Cholesterol is a structural part of a cell, the smallest unit of the human body. This cholesterol in its two distinct forms namely, high-density cholesterol and low-density cholesterol, has features that harm or prevent the body from cardiac disorders, high blood pressure, and other ailments.
A high level of cholesterol harms the body and accumulates in the arteries leading to the risk of cardiac disorder. High blood cholesterol may keep you at a high risk of cardiac disease but not necessarily show symptoms of a heart ailment.
The good cholesterol, also called high-density cholesterol levels, must be optimized so that the body is not much affected. A less than 40mg\dl of HDL combines to form the highest risk to the individual along with raised LDL. At high risk are those who have had a recent cardiovascular problem, heart attack, or have a family history of cardiac disorder or used to smoke a cigarette in the past.
A low HDL and High LDL are linked to increased atheroma development in arteries, and this may lead to heart attack, peripheral vascular diseases, and stroke. Therefore, it is essential to check the value of cholesterol in your blood and fight high low-density cholesterol.
Factors leading to High Cholesterol
- Food: The intake of one’s diet and what all is included makes it the first factor that affects your cholesterol or fat level. Trans fat, saturated fats, junk food increases terrible cholesterol.
- Heredity: A medical history of cardiac problems or high cholesterol does factorize in heart attacks due to hypercholesterolemia.
- Medical condition: Those suffering from hyperthyroidism, Kidney, or liver disease may have elevated levels of triglycerides and LDL.
- Age, gender are other factors, which make the individuals at high risk of elevated cholesterol levels. For example, after menopause, women tend to have high blood cholesterol.
- Weight: Obesity also leads to more triglycerides and high cholesterol levels. And they are at increased risk of heart diseases too.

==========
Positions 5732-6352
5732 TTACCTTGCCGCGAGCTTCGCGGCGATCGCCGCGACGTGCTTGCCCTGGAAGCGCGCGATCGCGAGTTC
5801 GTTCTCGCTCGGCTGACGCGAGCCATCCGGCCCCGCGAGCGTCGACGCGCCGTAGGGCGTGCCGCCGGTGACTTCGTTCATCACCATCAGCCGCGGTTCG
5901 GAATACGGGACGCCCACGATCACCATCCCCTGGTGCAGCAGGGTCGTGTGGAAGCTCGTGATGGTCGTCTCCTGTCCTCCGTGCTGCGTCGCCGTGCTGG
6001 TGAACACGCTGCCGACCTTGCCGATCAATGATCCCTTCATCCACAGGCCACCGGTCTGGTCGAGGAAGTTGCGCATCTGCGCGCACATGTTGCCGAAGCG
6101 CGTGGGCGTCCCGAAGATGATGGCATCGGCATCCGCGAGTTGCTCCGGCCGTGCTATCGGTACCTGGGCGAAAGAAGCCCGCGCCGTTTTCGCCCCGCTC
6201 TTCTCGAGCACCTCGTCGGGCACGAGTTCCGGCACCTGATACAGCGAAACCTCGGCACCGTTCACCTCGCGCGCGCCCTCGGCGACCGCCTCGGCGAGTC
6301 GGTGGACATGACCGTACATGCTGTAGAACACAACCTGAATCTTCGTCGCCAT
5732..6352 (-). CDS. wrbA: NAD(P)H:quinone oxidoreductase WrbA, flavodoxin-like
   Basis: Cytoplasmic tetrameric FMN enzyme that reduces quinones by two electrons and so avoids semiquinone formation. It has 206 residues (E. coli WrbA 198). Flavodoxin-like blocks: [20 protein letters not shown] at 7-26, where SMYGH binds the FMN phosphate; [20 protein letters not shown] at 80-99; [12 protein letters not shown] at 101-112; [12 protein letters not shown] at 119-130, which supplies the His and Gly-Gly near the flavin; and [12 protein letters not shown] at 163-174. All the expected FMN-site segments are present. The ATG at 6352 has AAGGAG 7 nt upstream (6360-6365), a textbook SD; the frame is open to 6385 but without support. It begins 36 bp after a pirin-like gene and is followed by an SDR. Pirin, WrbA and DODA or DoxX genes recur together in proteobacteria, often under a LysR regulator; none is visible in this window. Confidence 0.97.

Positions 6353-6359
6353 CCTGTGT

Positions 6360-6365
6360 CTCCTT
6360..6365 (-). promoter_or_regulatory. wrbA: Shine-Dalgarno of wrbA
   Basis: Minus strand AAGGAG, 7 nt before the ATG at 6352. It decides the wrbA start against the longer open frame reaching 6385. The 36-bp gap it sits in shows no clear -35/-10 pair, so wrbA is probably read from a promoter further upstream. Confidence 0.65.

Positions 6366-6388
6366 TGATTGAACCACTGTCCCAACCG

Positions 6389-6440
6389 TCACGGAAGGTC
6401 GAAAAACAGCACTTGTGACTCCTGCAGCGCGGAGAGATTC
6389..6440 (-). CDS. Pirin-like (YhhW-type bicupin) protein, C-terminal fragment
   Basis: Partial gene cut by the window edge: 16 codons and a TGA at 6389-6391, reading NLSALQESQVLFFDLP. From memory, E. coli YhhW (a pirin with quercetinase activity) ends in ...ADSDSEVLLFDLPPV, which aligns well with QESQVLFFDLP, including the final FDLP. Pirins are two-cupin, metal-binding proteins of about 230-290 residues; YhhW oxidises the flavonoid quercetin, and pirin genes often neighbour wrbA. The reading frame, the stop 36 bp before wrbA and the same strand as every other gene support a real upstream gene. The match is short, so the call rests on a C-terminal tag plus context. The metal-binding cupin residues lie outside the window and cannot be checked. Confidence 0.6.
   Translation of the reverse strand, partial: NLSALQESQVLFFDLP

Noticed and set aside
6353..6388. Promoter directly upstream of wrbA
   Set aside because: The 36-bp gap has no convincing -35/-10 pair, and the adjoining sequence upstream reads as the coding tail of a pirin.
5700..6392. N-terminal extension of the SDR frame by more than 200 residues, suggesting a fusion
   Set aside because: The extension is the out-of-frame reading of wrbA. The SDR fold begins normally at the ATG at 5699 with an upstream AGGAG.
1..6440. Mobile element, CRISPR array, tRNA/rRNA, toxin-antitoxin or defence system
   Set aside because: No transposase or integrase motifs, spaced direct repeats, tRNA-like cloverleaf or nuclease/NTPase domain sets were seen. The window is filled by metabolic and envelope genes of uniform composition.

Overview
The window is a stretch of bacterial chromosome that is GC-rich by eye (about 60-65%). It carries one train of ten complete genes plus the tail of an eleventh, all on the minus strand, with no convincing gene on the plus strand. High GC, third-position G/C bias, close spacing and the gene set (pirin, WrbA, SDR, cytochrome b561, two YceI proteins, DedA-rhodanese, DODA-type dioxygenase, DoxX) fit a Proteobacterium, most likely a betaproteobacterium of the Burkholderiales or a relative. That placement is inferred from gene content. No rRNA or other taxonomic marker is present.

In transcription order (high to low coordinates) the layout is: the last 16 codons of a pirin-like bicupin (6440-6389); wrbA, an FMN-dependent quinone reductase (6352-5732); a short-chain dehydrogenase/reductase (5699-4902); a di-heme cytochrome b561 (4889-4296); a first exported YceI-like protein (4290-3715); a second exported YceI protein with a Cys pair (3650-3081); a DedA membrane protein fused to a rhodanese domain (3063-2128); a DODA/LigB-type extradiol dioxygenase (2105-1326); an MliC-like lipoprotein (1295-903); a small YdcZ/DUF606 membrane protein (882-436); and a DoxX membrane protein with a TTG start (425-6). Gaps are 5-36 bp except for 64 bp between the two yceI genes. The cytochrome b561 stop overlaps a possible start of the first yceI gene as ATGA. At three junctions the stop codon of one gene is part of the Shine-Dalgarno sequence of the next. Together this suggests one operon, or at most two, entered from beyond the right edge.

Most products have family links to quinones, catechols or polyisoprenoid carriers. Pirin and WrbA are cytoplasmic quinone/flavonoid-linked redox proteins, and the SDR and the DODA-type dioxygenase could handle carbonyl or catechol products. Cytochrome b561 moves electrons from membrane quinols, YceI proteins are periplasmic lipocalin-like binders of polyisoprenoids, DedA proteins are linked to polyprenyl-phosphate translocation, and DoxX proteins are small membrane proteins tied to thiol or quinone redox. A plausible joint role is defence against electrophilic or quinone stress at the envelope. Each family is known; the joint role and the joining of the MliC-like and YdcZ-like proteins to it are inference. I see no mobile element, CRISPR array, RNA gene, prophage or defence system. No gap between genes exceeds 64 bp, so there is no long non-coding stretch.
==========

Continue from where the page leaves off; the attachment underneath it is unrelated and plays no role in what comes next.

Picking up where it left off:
- No Exercises: Exercises decreases LDL and increases the good percentage of cholesterol. It improves life quality as well as promotes overall health and delays any cardiac ailment in the early part of life.
Knowing that multiple factors can take you closer to the risk of a heart attack, its best to reduce or maintain healthy cholesterol levels in your blood.
Reducing risk of heart ailment and lowering high cholesterol levels:
The first step to take care of is for the food you eat. Food that we eat should be healthy and without any harmful substance, excess fat or triglycerides. Stroke, cardiovascular diseases, and atherosclerosis are due to raised LDLs and plaque formation by cholesterols. To reduce the risk of cardiac diseases especially to those who have heredity or history of heart attack must ensure that they take a balanced diet that is rich in nutrients, fiber with low-fat levels.
We get nutrients from the food we intake; the following list will help you chart a cardiac disease-free diet:
- Beautiful green vegetables: If you are vegetarian, you can keep yourself healthy without much effort. High nutrient vegetables, green leafy vegetables, and high fiber helps our body gets the most and keep the bad cholesterol in the optimum range. Four servings of nuts in a week, and green vegetables with whole wheat once a day is vital for a healthy heart.
- Watch your calories: When you find taste, you forget calories! Calorie-conscious may be worried about adding more flab to their body, but those who know how harmful saturated fats are they look to make food in olive oil, canola, and peanut oils. Also, limiting fat in your diet and taking in fruits instead of fried snacks will undoubtedly help your body to stay fir in the long run.
- Say Yes to Proteins: Eating a high protein diet helps the body to get essential omega -3 fatty acids, which reduce cholesterol levels. Eating chicken, fish, and vegetable protein is better than the red meat that has a high level of saturated fats leading to elevated LDL levels in the blood.
- Eat at intervals: Eating food at two to three hours intervals help the body take the required nutrients without stuffing the stomach and overeating. Min meals keep cravings for junk food away, leading to healthy snacking habits.